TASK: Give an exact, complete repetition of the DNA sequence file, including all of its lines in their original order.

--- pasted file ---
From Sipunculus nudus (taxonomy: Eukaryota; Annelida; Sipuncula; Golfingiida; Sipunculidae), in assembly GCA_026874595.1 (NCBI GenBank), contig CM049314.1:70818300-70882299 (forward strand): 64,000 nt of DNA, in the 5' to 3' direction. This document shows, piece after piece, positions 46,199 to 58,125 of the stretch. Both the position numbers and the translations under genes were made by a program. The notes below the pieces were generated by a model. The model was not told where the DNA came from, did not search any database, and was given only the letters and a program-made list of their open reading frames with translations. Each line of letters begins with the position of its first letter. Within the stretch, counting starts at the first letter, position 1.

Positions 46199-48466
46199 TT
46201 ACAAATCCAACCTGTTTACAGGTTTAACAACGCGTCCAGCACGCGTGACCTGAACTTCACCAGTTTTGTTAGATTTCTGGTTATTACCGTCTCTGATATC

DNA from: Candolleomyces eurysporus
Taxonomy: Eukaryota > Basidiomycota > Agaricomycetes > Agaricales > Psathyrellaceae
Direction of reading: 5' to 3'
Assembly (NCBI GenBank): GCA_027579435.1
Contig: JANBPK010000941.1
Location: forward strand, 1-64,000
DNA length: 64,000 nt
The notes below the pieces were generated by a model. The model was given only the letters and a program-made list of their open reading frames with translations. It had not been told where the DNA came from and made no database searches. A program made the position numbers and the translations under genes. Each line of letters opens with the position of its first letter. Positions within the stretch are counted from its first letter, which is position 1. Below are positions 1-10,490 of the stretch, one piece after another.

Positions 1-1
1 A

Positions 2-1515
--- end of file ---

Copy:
From Sipunculus nudus (taxonomy: Eukaryota; Annelida; Sipuncula; Golfingiida; Sipunculidae), in assembly GCA_026874595.1 (NCBI GenBank), contig CM049314.1:70818300-70882299 (forward strand): 64,000 nt of DNA, in the 5' to 3' direction. This document shows, piece after piece, positions 46,199 to 58,125 of the stretch. Both the position numbers and the translations under genes were made by a program. The notes below the pieces were generated by a model. The model was not told where the DNA came from, did not search any database, and was given only the letters and a program-made list of their open reading frames with translations. Each line of letters begins with the position of its first letter. Within the stretch, counting starts at the first letter, position 1.

Positions 46199-48466
46199 TT
46201 ACAAATCCAACCTGTTTACAGGTTTAACAACGCGTCCAGCACGCGTGACCTGAACTTCACCAGTTTTGTTAGATTTCTGGTTATTACCGTCTCTGATATC

DNA from: Candolleomyces eurysporus
Taxonomy: Eukaryota > Basidiomycota > Agaricomycetes > Agaricales > Psathyrellaceae
Direction of reading: 5' to 3'
Assembly (NCBI GenBank): GCA_027579435.1
Contig: JANBPK010000941.1
Location: forward strand, 1-64,000
DNA length: 64,000 nt
The notes below the pieces were generated by a model. The model was given only the letters and a program-made list of their open reading frames with translations. It had not been told where the DNA came from and made no database searches. A program made the position numbers and the translations under genes. Each line of letters opens with the position of its first letter. Positions within the stretch are counted from its first letter, which is position 1. Below are positions 1-10,490 of the stretch, one piece after another.

Positions 1-1
1 A

Positions 2-1515